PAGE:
Civil Partnerships should be available to everyone – or no one. This was the key finding of a hearing in the Supreme Court in July of this year.
The issue was raised by a different-sex couple who had an objection to marriage and who wanted to have a civil partnership with one another. They have a long-term relationship and have two children. Under the current rules, they can marry but they cannot have a civil partnership as civil partnerships are restricted to couples of the same sex.
The anomaly in the law arose when Parliament enacted the 2013 Act enabling same-sex couples to marry. It consciously decided at that point neither to abolish same-sex civil partnerships nor to extend them to different-sex couples even though that was recognised as creating an inequality of treatment between same-sex partners and different-sex partners. Rather, Parliament decided to carry out further investigations. They proved inconclusive. The government therefore decided that there should be no final decision on the future of civil partnerships until societal attitudes became clearer after same sex marriages had taken root.
In seeking to justify its interference with the rights of different-sex couples, the government argued that changes in the law in such a sensitive area of social policy needed time for proper inquiry and consideration. Requiring such time was a legitimate aim. It was therefore legitimate to perpetuate the acknowledged inequality of treatment.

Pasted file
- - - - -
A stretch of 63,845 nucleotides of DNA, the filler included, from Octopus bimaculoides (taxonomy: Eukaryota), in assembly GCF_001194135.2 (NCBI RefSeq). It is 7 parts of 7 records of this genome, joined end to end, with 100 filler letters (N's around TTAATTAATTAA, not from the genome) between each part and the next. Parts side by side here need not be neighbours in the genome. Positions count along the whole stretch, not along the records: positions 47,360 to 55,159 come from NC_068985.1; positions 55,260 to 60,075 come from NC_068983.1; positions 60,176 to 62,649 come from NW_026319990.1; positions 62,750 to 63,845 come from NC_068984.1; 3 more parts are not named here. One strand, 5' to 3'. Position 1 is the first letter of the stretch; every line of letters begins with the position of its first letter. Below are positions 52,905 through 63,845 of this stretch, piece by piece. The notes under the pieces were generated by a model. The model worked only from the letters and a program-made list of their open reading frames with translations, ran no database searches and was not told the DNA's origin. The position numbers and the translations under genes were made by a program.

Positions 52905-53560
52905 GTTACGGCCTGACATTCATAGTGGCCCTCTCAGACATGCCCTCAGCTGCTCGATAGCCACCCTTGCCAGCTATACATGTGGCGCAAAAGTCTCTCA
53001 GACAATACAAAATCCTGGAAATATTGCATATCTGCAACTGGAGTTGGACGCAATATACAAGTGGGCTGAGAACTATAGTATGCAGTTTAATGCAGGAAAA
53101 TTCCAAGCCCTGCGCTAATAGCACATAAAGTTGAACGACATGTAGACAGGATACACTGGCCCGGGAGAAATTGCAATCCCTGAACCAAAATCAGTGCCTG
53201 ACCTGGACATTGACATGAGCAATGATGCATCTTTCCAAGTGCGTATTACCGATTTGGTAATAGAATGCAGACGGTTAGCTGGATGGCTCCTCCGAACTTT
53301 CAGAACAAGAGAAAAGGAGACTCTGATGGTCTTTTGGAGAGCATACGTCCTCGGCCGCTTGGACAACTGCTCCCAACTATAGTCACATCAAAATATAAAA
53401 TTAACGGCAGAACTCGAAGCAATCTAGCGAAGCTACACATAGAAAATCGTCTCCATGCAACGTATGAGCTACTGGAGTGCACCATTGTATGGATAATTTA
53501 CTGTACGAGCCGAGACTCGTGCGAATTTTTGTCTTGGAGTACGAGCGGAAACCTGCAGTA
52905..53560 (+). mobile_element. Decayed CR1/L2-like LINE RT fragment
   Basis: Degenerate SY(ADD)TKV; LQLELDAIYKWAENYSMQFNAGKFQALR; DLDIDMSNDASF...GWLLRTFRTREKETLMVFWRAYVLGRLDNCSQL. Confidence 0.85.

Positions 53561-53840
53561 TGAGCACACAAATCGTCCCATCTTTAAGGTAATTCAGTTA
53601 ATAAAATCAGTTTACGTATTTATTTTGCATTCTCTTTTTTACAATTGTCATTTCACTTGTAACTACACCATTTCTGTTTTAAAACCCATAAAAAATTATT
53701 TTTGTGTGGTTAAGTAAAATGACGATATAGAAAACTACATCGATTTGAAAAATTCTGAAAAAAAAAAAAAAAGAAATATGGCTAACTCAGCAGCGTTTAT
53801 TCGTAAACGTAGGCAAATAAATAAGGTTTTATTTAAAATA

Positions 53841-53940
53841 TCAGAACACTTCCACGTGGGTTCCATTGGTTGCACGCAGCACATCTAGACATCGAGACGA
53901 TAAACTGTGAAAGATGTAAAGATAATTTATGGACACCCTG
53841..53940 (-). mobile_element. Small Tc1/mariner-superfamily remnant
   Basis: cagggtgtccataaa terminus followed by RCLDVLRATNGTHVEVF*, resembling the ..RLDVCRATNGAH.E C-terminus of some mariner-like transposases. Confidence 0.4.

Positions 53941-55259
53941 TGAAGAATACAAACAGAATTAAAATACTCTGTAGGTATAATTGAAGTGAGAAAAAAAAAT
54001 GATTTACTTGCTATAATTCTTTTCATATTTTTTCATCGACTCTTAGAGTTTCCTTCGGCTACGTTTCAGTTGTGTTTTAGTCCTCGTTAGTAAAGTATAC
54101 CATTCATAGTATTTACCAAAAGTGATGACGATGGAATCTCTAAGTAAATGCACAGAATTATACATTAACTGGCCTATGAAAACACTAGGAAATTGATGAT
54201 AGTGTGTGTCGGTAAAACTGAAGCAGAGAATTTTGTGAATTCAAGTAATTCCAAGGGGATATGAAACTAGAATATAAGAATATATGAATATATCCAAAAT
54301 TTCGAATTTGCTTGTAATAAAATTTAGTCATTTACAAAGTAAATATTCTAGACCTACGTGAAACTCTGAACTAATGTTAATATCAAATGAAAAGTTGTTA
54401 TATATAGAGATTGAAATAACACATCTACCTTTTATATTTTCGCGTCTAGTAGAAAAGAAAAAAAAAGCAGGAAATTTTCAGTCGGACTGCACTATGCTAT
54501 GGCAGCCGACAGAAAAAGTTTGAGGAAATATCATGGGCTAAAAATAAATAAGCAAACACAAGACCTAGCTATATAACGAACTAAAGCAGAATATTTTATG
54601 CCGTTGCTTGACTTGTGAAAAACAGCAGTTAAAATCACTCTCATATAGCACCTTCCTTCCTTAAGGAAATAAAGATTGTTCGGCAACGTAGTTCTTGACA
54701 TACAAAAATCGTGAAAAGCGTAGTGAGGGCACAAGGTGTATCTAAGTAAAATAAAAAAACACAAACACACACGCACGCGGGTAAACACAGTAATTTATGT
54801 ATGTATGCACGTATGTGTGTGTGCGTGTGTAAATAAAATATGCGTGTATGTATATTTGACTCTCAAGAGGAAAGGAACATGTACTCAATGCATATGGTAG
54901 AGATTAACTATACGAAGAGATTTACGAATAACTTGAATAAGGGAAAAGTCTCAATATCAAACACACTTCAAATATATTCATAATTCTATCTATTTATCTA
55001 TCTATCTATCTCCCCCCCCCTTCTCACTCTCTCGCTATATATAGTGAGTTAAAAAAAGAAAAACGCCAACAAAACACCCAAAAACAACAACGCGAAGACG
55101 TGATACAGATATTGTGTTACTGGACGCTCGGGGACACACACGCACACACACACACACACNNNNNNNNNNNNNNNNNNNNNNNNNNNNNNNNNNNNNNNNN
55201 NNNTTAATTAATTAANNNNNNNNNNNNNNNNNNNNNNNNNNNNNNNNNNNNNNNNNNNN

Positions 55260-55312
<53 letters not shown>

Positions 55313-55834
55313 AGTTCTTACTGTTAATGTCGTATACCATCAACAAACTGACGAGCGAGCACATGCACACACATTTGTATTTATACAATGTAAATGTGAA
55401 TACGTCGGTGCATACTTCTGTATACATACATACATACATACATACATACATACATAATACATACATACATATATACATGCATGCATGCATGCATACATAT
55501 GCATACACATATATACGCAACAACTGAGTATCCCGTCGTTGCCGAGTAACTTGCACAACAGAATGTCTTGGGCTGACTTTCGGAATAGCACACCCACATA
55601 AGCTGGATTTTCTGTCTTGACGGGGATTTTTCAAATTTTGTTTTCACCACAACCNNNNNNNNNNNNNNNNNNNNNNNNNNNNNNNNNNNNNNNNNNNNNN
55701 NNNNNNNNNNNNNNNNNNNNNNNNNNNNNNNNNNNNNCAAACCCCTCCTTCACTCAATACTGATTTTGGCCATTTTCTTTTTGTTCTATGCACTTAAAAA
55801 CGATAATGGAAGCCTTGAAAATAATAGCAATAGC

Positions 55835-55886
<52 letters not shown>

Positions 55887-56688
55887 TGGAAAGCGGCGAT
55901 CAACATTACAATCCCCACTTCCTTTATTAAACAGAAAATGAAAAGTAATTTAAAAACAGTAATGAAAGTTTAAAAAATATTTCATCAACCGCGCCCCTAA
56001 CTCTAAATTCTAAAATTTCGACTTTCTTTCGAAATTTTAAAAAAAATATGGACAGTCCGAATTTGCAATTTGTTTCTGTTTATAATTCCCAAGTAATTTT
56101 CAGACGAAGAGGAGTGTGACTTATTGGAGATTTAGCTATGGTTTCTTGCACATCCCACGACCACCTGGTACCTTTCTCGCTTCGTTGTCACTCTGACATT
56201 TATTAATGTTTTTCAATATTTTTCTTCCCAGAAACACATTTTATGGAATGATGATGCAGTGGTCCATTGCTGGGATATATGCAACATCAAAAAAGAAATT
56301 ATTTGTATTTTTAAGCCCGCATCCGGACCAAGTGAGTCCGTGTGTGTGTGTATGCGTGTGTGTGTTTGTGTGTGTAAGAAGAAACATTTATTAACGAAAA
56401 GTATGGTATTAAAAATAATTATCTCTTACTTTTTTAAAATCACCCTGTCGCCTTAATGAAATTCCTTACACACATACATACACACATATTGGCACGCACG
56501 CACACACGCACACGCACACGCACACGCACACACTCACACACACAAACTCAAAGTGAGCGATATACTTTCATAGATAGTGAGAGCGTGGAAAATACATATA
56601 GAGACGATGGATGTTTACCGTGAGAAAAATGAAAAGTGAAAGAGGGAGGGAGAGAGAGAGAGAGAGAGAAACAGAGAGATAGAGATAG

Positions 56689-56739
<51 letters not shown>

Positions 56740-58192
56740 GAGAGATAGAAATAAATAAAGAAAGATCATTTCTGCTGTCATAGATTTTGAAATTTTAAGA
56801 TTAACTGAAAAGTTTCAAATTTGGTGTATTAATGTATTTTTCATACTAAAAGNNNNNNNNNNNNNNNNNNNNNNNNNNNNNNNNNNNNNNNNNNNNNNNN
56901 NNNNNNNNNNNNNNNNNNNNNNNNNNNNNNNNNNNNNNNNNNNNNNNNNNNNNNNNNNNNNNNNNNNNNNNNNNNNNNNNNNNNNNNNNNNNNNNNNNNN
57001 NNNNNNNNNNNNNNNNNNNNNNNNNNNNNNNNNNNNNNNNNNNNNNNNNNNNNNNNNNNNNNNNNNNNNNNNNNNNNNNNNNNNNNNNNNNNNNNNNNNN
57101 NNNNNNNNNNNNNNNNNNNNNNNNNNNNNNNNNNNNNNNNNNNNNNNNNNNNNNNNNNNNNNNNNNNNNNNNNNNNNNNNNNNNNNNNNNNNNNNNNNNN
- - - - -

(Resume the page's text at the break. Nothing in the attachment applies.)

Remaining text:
A key consideration for the Supreme Court in addressing the issue was the European Convention on Human Rights taken in conjunction with the right to respect for family life. One of the main tenets of the convention is that people should not be discriminated against on the basis of sex – unless there is a very good and justifiable reason for it.
In respect of the 2013 Act it was parliament itself that brought about the inequality immediately on the new law coming into force, where none had previously existed. In the Court’s view, to create a situation of inequality and then seek the indulgence of time, in the present case several years, as to how to cure it was, to say the least, less obviously deserving of a margin of discretion.
The Court therefore found that the current 2013 Act is discriminatory, that there is no justification for this discrimination and the Act should therefore be amended as soon as possible.
This is not to say that the law has yet been changed and nor can different-sex couples yet have a civil partnership. It is, however, a significant signpost on the way to alleviating this anomalous and discriminatory law.
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